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Conservative Views on Delaware's 2006 Elections
Christine O'Donnell, who lost the Republican U.S. Senate primary, but stayed on as write-in candidate, picked up 11,127 votes, election officials revealed Friday.
She outpolled Libertarian William Morris, who was on the ballot in the Senate race and received 2,671 votes.
She also outpolled U.S. House candidates Michael Berg, who got 4,463 votes on the Green Party ticket, and Karen Hartley-Nagle, who got 5,769 votes on the Independent Party ticket.
Conservatives should remind themselves that they do not live by politics alone. Conservatism is a way of life, of which electoral politics is only a part and not the whole. A movement that survived the unexpected death of Robert A. Taft in 1953, the Senate’s censure of Joseph R. McCarthy in 1954, the crushing defeat of Barry Goldwater in 1964, the failure of Ronald Reagan to win the Republican presidential nomination in 1976, and the overnight fall from grace of Newt Gingrich in 1998 can survive the severe disappointments of 2006. Why? Because our movement is built on a solid foundation of enduring ideas, not the shifting sands of public opinion and the 24/7 demands of the mass media.
Conservatism’s roots do not lie in facile slogans about natural rights and free markets — let alone angry, dismissive rhetoric that casts aside the poor and treats rich people as above the law. They lie in our attachment to families, churches, towns, and small businesses. It’s time to remember who we are and who we should be defending.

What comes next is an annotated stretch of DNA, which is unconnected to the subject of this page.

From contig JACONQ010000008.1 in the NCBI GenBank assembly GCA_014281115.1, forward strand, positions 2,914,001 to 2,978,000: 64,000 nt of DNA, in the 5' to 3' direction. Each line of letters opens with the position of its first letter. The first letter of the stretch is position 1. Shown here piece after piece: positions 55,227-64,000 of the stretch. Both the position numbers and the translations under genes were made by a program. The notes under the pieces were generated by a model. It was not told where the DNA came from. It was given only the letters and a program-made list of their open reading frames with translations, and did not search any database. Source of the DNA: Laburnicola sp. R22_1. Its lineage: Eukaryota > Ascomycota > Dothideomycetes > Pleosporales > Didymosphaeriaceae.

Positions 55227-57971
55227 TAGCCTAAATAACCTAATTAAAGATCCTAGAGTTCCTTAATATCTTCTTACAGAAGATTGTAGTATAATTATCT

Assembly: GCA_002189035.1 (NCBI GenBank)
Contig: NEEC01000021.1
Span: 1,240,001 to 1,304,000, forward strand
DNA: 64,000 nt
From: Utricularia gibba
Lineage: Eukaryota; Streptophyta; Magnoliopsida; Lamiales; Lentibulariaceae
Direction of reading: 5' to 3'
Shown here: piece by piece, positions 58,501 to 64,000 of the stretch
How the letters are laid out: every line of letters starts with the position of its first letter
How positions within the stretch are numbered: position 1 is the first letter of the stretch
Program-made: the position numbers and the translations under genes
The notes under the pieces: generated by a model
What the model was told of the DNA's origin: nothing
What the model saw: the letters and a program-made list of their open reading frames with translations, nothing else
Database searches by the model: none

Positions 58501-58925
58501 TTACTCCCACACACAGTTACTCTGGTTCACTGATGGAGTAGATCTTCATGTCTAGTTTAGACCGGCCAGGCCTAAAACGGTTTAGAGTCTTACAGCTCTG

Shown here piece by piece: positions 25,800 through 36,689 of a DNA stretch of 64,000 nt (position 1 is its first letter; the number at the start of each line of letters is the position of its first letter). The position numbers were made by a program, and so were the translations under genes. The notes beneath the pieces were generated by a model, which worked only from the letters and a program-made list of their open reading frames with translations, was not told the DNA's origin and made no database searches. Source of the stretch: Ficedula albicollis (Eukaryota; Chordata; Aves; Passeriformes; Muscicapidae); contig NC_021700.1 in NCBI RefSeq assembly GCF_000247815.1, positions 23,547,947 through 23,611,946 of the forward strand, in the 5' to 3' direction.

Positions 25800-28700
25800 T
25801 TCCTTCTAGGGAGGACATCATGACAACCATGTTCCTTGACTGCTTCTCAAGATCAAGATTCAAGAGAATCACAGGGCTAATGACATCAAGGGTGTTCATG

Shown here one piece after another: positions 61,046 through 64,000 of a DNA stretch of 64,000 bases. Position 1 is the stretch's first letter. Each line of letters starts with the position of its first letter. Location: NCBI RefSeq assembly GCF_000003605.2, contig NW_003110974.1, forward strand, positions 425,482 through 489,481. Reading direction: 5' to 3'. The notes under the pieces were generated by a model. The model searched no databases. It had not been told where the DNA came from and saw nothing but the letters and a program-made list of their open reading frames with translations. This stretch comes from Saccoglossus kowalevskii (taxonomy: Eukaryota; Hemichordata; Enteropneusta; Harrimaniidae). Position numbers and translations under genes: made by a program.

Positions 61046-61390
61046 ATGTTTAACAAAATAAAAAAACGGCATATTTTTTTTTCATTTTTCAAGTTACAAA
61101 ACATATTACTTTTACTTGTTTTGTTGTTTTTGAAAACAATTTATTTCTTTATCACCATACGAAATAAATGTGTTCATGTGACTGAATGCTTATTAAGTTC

Despite the electoral carnage last Tuesday, we should recognize a measure of success it represents: just as Republicans had to embrace “compassionate conservatism” as a practical political response to the Clinton years, many Democratic candidates had to move right in response to Republican electoral strength over the last decade. This suggests, incidentally, that we should look to support Democrats like Joseph Lieberman, James Webb, and Heath Schuler when we can.
The Democrats said: “Had enough?”
The Republicans said: “It could be worse!”
The voters said: “Let’s find out.”
But Biden said his time in the federal system prepared him to lead the office, if he's elected.
"Prosecuting a case in front of a federal jury is like playing in the major leagues," Biden said, adding that prosecuting here was, "like playing Triple-A ball."
"Danberg said Wednesday he learned about the matter this summer from police, and convened a meeting with Col. Thomas F. MacLeish, state police superintendent, and other police leaders."